If you don’t have that on hand, you can use the vowel formant dominant frequencies as a guide.
    1. Oooo sound, long u. If ‘boom’ is what the offending frequency sounds like, it’s almost guaranteed to be under 500 Hz. Start at 500 and sweep down. Can be anywhere between about 200 Hz and 500 Hz.
    2. ‘Oh’ sound, long o. This is usually between 500 hz and 750 Hz. You won’t have to sweep much because by the time you are at 1000 Hz, the vowel formant changes significantly.
    3. ‘Ah’ sound, short o. This is 1000 Hz. Again, you won’t have to sweep very much if you start at 1000 Hz and sweep slowly down then up from 1000, if the offending frequency sounds too much like ‘pop’, ‘box’, ‘knock’ ‘la-la’, etc. you have a hot spot right around 1000 Hz.
    4. short a. If there’s too much ‘smack’, ‘snap’, ‘crack’ etc., the offending frequency is normally between 1500Hz and 3000 Hz. Start sweeping at 2 kHz, sweep down a little then up a little.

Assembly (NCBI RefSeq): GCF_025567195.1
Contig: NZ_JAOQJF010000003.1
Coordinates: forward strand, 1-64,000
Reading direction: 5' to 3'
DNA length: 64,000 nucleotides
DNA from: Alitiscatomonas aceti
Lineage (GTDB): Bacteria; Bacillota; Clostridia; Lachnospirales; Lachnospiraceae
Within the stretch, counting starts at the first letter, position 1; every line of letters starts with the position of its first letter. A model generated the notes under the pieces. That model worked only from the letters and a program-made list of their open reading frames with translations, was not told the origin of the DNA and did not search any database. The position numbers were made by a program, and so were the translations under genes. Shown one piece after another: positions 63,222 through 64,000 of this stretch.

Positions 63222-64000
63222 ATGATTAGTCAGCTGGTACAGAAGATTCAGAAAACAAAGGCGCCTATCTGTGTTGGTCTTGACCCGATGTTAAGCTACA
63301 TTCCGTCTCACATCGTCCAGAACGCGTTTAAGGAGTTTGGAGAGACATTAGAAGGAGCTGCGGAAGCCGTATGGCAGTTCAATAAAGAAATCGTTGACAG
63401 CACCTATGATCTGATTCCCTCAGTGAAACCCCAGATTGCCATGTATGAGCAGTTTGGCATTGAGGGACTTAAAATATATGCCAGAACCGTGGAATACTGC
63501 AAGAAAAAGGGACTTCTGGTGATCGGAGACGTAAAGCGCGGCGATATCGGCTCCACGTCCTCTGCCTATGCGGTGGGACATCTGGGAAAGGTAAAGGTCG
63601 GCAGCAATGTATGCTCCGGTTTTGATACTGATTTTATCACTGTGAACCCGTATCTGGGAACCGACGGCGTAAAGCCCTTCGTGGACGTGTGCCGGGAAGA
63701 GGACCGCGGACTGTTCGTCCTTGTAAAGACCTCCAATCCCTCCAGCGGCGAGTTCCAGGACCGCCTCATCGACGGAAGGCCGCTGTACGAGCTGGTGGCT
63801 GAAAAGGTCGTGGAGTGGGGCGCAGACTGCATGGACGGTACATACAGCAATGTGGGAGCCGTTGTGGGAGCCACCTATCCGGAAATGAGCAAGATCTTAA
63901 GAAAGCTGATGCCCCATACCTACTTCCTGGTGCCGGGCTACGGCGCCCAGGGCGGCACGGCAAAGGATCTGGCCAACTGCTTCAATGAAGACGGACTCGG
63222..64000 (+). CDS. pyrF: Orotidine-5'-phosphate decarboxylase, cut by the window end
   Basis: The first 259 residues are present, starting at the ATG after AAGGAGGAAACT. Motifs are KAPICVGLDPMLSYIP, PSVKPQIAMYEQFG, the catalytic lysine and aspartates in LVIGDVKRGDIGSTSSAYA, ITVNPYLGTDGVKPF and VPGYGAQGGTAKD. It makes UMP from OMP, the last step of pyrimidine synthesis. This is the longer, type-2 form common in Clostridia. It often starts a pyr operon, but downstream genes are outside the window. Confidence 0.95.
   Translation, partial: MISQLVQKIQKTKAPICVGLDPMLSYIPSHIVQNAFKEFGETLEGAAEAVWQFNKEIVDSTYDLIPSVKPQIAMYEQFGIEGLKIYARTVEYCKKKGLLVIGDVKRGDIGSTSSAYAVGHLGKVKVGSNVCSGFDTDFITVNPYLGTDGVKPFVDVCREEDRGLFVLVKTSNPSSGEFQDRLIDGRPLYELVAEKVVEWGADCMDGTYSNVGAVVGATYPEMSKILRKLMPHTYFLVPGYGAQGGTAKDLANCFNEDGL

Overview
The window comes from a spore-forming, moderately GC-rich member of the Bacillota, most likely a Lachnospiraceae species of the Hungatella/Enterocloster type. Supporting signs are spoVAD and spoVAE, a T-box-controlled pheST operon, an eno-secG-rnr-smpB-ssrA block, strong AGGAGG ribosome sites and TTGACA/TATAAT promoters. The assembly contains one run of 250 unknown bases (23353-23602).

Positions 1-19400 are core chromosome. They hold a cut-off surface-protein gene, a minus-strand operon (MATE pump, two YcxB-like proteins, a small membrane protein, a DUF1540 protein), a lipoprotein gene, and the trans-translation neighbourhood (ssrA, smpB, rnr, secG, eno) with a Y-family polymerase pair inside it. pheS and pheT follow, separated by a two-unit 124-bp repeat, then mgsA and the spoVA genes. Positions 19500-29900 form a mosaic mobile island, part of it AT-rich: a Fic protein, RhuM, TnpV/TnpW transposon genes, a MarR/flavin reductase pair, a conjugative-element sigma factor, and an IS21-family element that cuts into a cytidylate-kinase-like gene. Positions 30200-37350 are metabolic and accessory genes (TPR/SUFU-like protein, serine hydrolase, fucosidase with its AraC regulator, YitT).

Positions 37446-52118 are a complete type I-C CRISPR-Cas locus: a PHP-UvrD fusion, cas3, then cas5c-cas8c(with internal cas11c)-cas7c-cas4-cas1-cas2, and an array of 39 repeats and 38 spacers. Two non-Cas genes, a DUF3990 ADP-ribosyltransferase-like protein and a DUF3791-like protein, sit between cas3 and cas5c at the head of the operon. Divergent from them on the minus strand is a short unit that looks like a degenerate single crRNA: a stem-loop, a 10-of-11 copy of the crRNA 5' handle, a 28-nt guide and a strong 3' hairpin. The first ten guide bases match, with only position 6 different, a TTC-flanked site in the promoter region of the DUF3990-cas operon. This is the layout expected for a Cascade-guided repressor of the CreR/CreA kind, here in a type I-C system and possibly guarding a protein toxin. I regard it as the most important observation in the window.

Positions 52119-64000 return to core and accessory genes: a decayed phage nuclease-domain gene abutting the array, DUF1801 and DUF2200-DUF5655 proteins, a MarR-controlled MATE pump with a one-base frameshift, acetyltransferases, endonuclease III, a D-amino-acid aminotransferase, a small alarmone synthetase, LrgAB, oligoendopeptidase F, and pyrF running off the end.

5. ‘Eeee’ sound, long e. Anytime this is over-emphasized, you will notice it in vocals where any long-e sound is way over emphasized. 4 kHz is where to concentrate your efforts, start at 4kHz, sweep down a little, and up a little from there – you’ll find the offending frequency right in that vicinity nine times out of ten.
    6. ‘Shhh’. 6-8 kHz
    8. ‘sssss’ – anywhere above about 10 kHz can cause this.

    • says

      Scott, thanks for those details. I’ve never seen it explained that way with the vowel formations. When I first got into this, I found frequencies that I thought would be “high” were more mid-range.